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This online handbook is an introduction to strategies and resources that can help you, the student, in your study of the Arabic language. It has been developed under the auspices of the National Middle East Language Resource Center (NMELRC) This handbook is primarily for the beginning student, but intermediate and advanced students may also profit from this information. Although not comprehensive or exhaustive, this information is practical and will help you begin your study of Arabic. We hope that any “theory” it contains can be easily implemented in practice. We hope this handbook will help fulfill the NMELRC’s mission to be “a coordinated concentration of educational research and training resources for improving the capacity to teach and learn foreign languages.” The handbook is divided into three sections: (1) a brief introduction to the Arabic language (2) a list of Frequently Asked Questions about studying Arabic (3) Additional resources for the Arabic student including links to web-based resources.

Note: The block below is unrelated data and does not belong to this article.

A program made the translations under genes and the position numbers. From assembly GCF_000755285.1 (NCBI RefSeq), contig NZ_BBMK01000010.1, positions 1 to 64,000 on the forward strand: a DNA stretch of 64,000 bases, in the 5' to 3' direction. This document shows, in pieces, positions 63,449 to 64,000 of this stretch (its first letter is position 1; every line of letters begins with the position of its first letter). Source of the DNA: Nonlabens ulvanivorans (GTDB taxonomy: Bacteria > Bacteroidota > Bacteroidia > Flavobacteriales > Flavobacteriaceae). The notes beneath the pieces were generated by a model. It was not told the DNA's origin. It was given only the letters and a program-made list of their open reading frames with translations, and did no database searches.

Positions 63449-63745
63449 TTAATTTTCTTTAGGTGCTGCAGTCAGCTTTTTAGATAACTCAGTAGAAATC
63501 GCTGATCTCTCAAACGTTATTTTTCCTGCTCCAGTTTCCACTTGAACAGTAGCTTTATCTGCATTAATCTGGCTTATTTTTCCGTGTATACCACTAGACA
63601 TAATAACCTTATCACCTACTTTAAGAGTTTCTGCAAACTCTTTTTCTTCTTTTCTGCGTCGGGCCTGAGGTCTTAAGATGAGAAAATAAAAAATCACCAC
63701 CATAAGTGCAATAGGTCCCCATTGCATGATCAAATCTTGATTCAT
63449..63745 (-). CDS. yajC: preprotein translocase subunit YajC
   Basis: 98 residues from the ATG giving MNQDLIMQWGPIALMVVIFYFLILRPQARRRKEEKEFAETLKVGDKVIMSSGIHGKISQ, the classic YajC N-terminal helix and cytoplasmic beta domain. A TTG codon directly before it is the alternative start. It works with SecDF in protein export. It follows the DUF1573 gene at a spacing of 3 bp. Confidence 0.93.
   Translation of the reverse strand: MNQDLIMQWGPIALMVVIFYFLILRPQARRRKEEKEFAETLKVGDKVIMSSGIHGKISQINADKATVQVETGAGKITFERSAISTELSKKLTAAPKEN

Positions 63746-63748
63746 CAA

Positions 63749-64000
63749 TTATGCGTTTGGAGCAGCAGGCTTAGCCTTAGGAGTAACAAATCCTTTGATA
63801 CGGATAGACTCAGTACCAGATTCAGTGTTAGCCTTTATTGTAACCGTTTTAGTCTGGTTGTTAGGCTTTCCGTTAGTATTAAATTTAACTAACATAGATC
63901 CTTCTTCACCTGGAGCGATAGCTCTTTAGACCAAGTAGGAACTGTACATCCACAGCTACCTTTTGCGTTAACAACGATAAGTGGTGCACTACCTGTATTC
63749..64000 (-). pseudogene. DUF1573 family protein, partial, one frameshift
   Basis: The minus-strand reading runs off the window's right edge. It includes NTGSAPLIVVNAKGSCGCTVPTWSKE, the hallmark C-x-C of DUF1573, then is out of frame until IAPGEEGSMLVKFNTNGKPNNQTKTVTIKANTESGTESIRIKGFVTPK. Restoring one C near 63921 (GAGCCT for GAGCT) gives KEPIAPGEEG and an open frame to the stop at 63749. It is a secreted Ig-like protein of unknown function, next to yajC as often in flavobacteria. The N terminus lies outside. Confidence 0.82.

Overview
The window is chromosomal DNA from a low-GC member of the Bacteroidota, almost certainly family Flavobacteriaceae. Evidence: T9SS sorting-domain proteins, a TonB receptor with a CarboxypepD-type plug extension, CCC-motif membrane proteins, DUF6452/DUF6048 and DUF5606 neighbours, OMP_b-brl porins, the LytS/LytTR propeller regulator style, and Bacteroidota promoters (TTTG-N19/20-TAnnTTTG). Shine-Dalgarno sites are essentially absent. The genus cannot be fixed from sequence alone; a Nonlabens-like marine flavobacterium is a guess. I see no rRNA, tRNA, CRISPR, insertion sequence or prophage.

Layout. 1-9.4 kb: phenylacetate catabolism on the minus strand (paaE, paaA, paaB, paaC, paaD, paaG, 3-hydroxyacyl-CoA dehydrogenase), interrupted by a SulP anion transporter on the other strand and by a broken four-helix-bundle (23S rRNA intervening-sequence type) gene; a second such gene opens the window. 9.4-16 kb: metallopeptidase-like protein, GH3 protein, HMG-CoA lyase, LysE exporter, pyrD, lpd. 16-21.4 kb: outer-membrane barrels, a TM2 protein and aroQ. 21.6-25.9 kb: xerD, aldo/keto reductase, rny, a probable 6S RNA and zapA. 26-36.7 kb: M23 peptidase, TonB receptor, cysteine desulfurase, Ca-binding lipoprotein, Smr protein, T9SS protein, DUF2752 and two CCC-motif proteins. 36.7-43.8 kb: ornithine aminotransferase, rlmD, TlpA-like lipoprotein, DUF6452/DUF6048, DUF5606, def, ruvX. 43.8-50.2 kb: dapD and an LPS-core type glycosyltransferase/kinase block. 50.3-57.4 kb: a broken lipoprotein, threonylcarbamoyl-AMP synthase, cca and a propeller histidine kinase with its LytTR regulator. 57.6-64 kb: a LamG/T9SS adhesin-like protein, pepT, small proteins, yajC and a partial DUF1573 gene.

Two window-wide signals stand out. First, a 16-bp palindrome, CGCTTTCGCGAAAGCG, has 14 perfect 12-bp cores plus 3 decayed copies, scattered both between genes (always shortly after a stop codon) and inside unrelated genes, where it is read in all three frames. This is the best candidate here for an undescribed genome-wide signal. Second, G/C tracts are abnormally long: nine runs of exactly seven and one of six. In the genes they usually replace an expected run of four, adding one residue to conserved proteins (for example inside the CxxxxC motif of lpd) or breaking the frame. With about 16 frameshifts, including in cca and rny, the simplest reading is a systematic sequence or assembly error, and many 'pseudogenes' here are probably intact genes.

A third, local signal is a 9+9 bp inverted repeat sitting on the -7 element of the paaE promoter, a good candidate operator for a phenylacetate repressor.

Section I: A Brief Introduction to Arabic What is Arabic? Arabic belongs to the Semitic family of languages. Besides Arabic, spoken languages in this family include Modern Hebrew, Amharic, Tigre, Tigrinya, Syriac, a few Aramaic dialects, and Maltese. 250 million people in the Arab world speak Arabic as their native language. Furthermore, 1.2 billion Muslims all over the world use Arabic in their prayers and religious recitations. Arabic is also the liturgical language of many Eastern Christian churches. For practical purposes, we might divide Arabic into three varieties: Classical Arabic is the oldest type of Arabic that is studied widely. It is the language of the Qur’an and texts from the classical age of the Islamic empire (including texts dealing with Qur’anic subjects), the Hadith (the record of the Prophet Muhammad's words and actions), Islamic law and theology, history, biography, geography, poetry, grammar, medicine, astronomy, and other sciences. Until a few decades ago, this was the type of Arabic most commonly taught in American universities. Classical Arabic is still used today, but is restricted to religious and highly formal contexts. Modern Standard Arabic (MSA) or al-fuSHaa is a direct descendant of Classical Arabic and is now the language of elevated discourse or correspondence, contemporary literature, and the mass media (whether newspaper, radio, television, or the internet). MSA is a formal, mainly written language that is not used for daily-life communications. There are no native speakers of Modern Standard Arabic, but the vast majority of the educated in the Arab world learn MSA through formal schooling. Although Arabs not educated formally cannot produce MSA, many can comprehend it because of the considerable overlap between the different varieties of Arabic. Modern Standard Arabic remains largely uniform throughout the Arab world. Colloquial Arabic, or caammiyya, refers to the regional dialects used in everyday discourse and popular culture media (music, movies, etc.). There are numerous dialects in the Arab world that vary along geographical, socio-economic, and religious lines. Arabs from one region can generally understand dialects from other regions, depending on proximity, exposure to other Arab dialects, education and command of MSA. In general, there are four major dialect groups in the Arab world today: (1) The Maghrib (Morocco, Mauritania, Algeria, and Tunisia); (2) Libya and Egypt (3) The Levant (Syria, Lebanon, Jordan, Palestine, and parts of Iraq) (4) The Gulf Area (Saudi Arabia, Yemen, UAE, Kuwait, Oman, Bahrain, Qatar).